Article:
Military Subjects: Battles & Campaigns


The  Battle of Borodino: Reports 

By Alexander Mikaberidze

Lavrov to Kutuzov, No. 1116, [n.d.] September 1812

Acting on Your Excellency's order No. 920 of 1 [13] September instructing me to report on the deployment and actions of units entrusted to me during the battle of Borodino, I am honored to report to Your Excellency that on the day of the battle, 26 August [7 September], at 5 a.m., the entire Guard Infantry Division, acting on the order of Colonel [Karl] Toll (of the Quartermaster Service), who was dispatched by the Commander-in-Chief of the 1st Army General of Infantry, Minister of War and chevalier [Mikhail] Barclay de Tolly, was redeployed behind the right flank of the 2nd Army in order to support it. About half an hour later I received an order from General of Cavalry Bennigsen instructing me to divert from my Guard Division the Life Guard Izmailovskii and Litovskii Regiments, and the Combined Grenadier Brigade under command of Colonel Khrapovitsky of the Life Guard Izmailovskii regiment, and to move the remaining Life Guard Preobrazhenskii, Semeyonovskii and Finlyadnskii Regiments under command of Major General Baron Rosen closer to the first line of the 2nd Army, which was immediately accomplished. Starting at that time, the columns under command of MG Baron Rosen remained continuously under heavy enemy artillery, canister and musket fire, changing deployment as needed, for the next 14 hours.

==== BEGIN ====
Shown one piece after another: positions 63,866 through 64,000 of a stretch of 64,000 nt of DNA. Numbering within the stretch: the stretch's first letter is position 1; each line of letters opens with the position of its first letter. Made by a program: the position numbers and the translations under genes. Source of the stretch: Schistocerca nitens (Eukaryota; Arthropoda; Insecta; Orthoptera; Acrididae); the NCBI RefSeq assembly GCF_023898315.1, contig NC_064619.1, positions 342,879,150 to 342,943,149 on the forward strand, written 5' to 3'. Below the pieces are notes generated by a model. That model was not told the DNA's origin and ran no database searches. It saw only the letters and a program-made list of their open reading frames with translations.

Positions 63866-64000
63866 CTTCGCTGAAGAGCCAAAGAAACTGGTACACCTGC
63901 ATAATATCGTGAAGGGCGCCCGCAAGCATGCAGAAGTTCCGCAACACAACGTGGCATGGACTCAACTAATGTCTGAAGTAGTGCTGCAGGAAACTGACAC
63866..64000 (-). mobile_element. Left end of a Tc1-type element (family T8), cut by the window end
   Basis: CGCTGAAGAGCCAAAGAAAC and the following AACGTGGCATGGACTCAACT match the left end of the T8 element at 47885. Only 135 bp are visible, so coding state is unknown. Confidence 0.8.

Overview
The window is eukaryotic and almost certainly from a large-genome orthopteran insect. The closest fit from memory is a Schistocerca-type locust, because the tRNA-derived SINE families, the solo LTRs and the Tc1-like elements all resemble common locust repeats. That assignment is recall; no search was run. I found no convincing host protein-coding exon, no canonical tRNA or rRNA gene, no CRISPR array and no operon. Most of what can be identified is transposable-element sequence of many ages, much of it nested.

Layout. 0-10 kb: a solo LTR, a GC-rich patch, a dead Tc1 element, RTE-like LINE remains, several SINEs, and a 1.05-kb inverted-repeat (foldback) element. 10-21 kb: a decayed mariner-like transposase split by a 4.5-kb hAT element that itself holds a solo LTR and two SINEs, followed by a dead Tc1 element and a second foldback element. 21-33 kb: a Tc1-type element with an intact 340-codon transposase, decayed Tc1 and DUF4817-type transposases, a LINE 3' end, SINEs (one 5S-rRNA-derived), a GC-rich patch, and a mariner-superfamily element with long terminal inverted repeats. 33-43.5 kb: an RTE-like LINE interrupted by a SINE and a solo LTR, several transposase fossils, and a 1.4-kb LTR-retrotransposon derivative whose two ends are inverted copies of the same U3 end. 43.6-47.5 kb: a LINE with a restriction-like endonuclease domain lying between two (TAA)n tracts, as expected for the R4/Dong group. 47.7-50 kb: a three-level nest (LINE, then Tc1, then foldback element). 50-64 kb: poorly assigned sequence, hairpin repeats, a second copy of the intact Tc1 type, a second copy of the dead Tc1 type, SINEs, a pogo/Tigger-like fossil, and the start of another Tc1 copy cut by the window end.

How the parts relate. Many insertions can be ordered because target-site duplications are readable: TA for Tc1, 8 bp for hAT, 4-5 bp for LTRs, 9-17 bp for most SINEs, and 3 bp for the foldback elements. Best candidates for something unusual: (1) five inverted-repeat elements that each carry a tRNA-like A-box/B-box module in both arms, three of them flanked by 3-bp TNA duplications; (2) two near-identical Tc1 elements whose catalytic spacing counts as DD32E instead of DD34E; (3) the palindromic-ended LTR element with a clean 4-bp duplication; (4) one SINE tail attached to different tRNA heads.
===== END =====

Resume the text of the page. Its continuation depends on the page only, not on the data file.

Around 4 p.m. the enemy cavalry broke through to reach the columns of MG Baron Rosen, who, however, charged with drums beating and met the enemy with bayonets, killing some cavalrymen while the rest fled. Shortly afterwards I received your Excellency's order to shift these columns to the left and, having occupied this position, I was personally informed by Adjutant General Vasilchikov that the enemy skirmishers [strelki] occupied the edge of the forest and harassed our cavalry and that the enemy was turning our left flank. A battalion of the Life Guard Finlyandskii Regiment, led by Colonel Zherve, was sent to support the cavalry and protect the flank. However, as the enemy skirmishers, lodged in the woods, began to inflict casualties on the columns of MG Baron Rosen, I dispatched the 2nd Battalion of the mentioned regiment, under command of Colonel Kryzhanovski, to drive the enemy back. Colonel Zherve, with the battalion entrusted to him, kept the enemy at bay through a chain of skirmishers but half an hour later he reported that the enemy entered the woods in two strong columns and, covered by the skirmishers, they were making a vigorous attack. Then Colonel Kryzhanovski having reinforced his with skirmishers led by Sub Lieutenant Marin, who was killed by a canister shot and replaced by Sub Lieutenant Sheping, made a bayonet charge against the enemy skirmishers while Colonel Kryzhanovski [probably should be Zherve], approaching with the 3rd and 2nd battalions ordered a bayonet charge against the enemy columns. Colonel Schtewen with the 2nd Battalion and Zherve with the 3rd Battalion charged with remarkable gallantry and shouting hurrah!, and routed the enemy, pursuing him to the edge of the woods, where they deployed skirmishers, who, in turn, came under fire from the enemy battery that was protected by the cavalry; this battery maintained strong canister fire, which wounded Captain Ogarev in the knee; he was replaced by Staff Captain Baik.